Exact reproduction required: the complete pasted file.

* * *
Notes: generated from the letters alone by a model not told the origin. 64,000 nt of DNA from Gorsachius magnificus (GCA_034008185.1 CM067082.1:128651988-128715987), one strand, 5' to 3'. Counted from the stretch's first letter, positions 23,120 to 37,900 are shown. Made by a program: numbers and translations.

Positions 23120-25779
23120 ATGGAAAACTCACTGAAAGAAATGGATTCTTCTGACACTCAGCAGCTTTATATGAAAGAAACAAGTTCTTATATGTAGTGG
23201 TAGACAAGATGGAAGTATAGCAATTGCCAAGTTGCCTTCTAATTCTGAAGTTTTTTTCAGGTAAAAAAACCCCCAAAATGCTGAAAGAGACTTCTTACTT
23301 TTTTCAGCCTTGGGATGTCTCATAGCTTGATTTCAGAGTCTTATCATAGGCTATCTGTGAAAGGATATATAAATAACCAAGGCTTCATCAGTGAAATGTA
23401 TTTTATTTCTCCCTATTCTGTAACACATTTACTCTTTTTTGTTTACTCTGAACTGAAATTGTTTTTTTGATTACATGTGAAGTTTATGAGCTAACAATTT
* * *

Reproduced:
Notes: generated from the letters alone by a model not told the origin. 64,000 nt of DNA from Gorsachius magnificus (GCA_034008185.1 CM067082.1:128651988-128715987), one strand, 5' to 3'. Counted from the stretch's first letter, positions 23,120 to 37,900 are shown. Made by a program: numbers and translations.

Positions 23120-25779
23120 ATGGAAAACTCACTGAAAGAAATGGATTCTTCTGACACTCAGCAGCTTTATATGAAAGAAACAAGTTCTTATATGTAGTGG
23201 TAGACAAGATGGAAGTATAGCAATTGCCAAGTTGCCTTCTAATTCTGAAGTTTTTTTCAGGTAAAAAAACCCCCAAAATGCTGAAAGAGACTTCTTACTT
23301 TTTTCAGCCTTGGGATGTCTCATAGCTTGATTTCAGAGTCTTATCATAGGCTATCTGTGAAAGGATATATAAATAACCAAGGCTTCATCAGTGAAATGTA
23401 TTTTATTTCTCCCTATTCTGTAACACATTTACTCTTTTTTGTTTACTCTGAACTGAAATTGTTTTTTTGATTACATGTGAAGTTTATGAGCTAACAATTT